Most Common Football Injuries
Playing a sport can often mean that you are at a greater risk of injuring yourself, and it’s not something you can always avoid. We often see footballers being stretchered off in pain during matches and sometimes our favourite players can be out of play for weeks or months at a time. Here we take a look at some of the most common football injuries, and how physiotherapy for sport injuries could help in your recovery process.
Most football injuries involve the lower extremities, including the groin, knee and foot; this is purely down to the fact that it is these areas under the most stress and pressure while playing football.
The hamstring runs from behind the knee up the back of the leg to the glutes; the hamstring is any of the three tendons in the thigh muscle, or the muscle itself. It is possibly one of the most important parts of the anatomy to aggravate because they are very important in controlling speed and power. Often lasting 2 to 4 weeks to heal, a hamstring injury is one of the most common injuries incurred by players.
You’ll know you have injured your hamstring if you experience sudden pain or tenderness in the back of your thigh. To try and avoid this injury, you must ensure you take part in a proper pre-match warm up with plenty of stretches. A physiotherapist can help to provide you with a suitable exercise programme to ensure your hamstring muscles do not shrink while you are recovering.
The ankle utilises 3 different joints to create a wide range of movement. Ligaments can become stretched, partially tear or even completely snap if you incur an ankle sprain. This injury could set you back any time between a week and a month.
Injuries to the ankle can sometimes be tricky to avoid; it is the ankle that is usually sustained in heavy contact throughout a football match due to tackling!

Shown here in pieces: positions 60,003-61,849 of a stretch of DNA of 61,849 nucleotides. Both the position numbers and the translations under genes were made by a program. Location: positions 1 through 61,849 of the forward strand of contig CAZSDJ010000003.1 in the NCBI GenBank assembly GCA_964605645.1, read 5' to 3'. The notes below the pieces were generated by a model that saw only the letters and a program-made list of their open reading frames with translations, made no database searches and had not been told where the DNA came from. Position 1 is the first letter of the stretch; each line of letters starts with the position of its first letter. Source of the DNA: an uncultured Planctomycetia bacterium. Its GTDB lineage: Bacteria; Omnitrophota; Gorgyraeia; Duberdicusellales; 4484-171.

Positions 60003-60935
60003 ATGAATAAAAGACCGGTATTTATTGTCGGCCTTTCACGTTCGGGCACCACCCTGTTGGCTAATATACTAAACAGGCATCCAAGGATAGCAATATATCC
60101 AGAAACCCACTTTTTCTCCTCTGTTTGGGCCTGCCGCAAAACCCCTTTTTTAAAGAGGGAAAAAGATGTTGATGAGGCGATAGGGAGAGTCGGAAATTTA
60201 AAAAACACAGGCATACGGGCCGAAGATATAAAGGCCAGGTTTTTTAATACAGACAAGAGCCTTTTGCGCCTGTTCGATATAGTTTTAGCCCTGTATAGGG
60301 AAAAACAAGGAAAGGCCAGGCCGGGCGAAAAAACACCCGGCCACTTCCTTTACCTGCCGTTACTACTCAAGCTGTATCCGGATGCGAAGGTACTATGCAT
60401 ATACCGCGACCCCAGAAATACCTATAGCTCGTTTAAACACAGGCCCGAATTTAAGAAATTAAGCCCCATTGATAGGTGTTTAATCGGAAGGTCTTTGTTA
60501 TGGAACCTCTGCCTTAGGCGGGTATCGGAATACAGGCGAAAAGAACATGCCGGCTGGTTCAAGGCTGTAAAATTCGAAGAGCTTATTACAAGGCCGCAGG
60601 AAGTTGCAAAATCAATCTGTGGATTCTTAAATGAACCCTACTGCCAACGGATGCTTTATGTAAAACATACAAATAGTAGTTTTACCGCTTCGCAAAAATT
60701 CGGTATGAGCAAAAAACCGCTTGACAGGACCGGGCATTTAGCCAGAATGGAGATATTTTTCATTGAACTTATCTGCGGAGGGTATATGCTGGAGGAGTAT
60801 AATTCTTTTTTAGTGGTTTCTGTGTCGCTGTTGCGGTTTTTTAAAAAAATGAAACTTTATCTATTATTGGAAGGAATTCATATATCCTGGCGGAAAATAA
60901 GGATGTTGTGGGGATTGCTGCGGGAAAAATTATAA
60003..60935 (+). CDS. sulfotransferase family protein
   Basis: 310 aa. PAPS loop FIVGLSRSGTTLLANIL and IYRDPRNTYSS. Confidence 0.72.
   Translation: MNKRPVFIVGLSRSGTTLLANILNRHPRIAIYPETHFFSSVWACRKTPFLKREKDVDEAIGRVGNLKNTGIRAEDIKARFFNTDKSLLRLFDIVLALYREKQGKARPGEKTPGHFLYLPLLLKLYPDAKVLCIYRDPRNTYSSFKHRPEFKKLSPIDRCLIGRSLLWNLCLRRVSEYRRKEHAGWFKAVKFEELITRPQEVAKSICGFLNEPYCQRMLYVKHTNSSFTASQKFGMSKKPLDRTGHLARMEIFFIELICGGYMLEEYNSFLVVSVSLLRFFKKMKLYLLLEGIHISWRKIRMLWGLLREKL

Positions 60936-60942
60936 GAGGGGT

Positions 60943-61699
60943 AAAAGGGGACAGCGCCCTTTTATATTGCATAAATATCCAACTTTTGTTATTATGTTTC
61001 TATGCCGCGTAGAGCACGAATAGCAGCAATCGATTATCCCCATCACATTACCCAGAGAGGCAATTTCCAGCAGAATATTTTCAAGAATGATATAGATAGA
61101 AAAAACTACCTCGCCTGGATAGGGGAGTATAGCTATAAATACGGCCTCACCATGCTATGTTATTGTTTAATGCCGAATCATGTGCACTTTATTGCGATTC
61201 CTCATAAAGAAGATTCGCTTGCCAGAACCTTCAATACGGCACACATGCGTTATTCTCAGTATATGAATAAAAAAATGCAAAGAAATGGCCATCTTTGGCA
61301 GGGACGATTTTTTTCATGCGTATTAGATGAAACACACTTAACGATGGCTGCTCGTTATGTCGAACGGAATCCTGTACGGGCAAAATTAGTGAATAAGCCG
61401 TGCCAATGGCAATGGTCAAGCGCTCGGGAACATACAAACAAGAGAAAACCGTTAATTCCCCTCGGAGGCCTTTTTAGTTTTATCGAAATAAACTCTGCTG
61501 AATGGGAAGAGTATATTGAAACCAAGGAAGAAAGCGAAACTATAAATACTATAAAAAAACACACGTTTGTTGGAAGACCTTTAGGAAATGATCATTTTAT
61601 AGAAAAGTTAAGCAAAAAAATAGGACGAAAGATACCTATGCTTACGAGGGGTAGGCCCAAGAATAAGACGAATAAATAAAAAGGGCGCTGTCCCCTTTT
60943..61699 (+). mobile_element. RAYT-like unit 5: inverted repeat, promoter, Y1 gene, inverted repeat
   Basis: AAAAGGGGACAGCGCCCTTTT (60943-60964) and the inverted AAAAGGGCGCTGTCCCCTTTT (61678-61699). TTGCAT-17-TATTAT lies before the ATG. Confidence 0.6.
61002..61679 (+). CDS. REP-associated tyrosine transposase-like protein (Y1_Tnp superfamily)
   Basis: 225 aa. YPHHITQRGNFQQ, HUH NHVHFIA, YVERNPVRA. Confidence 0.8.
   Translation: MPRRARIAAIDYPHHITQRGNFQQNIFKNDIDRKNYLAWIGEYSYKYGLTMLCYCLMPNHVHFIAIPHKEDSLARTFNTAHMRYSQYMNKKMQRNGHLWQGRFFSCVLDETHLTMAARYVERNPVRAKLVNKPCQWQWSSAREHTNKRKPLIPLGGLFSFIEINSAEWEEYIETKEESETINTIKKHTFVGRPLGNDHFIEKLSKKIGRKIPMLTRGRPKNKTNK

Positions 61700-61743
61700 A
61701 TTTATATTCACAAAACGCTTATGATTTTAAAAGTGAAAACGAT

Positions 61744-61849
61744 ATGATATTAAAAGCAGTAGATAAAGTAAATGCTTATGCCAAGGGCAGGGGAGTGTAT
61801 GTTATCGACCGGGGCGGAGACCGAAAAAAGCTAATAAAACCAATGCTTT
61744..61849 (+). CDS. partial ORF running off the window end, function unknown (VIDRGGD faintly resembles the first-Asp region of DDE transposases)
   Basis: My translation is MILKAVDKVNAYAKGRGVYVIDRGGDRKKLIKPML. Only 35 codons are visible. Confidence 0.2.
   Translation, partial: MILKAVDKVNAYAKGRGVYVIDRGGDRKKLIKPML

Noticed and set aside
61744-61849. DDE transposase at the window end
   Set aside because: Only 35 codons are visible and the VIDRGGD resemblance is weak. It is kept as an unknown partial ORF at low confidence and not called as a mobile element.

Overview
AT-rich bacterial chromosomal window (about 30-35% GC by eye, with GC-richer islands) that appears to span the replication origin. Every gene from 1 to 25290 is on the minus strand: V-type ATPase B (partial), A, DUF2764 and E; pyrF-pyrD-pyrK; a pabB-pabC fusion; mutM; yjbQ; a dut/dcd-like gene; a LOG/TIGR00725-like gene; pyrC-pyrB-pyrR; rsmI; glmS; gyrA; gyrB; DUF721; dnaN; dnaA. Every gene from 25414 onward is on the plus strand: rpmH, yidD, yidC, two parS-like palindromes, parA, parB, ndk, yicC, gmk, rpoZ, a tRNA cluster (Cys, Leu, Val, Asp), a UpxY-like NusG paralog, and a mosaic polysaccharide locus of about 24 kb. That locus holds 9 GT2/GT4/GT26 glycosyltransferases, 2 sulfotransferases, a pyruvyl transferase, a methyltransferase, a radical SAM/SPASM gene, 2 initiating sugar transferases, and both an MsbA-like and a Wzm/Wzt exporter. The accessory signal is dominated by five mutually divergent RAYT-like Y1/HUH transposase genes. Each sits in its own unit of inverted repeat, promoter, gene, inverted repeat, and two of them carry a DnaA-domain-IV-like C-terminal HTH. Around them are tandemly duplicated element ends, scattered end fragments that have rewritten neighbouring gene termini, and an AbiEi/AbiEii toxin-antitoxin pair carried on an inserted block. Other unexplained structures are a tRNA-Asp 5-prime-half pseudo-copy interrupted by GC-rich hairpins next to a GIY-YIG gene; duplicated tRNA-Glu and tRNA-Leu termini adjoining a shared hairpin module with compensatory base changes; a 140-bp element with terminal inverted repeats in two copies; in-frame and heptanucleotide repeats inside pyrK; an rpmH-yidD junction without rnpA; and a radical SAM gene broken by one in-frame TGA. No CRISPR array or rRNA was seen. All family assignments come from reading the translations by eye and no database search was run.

Anterior cruciate ligament
This is an injury that most footballers would want to avoid at all costs! The ACL is a band of tissue that connects the thigh bone to the shin bone at the knee joint. Even if this ligament is tweaked during a match, you could be on the sideline for months; tear it and you could have problems for life.
Building up muscles around the knee is a great way to help protect yourself from this injury. Wobble board training, which can be given by physiotherapists, is thought to help the knees’ sensory reactions under strain. It can also improve the body’s sense of balance during sudden movements.
Knee cartilage tear
Otherwise known as damage to the meniscus, damage to the knee cartilage is another common injury for footballers. If there is a rotation caused by a twist around the knee joint while it is bearing weight, the meniscus can either be damaged or even torn. If you want to avoid this, make sure you build up your quadriceps and hamstrings. If your knee is swollen or locking and giving away, sport physio may be able to help if it is a small tear!
For all your sport injuries, book a physiotherapy appointment with our professional team so we can get you back on your feet!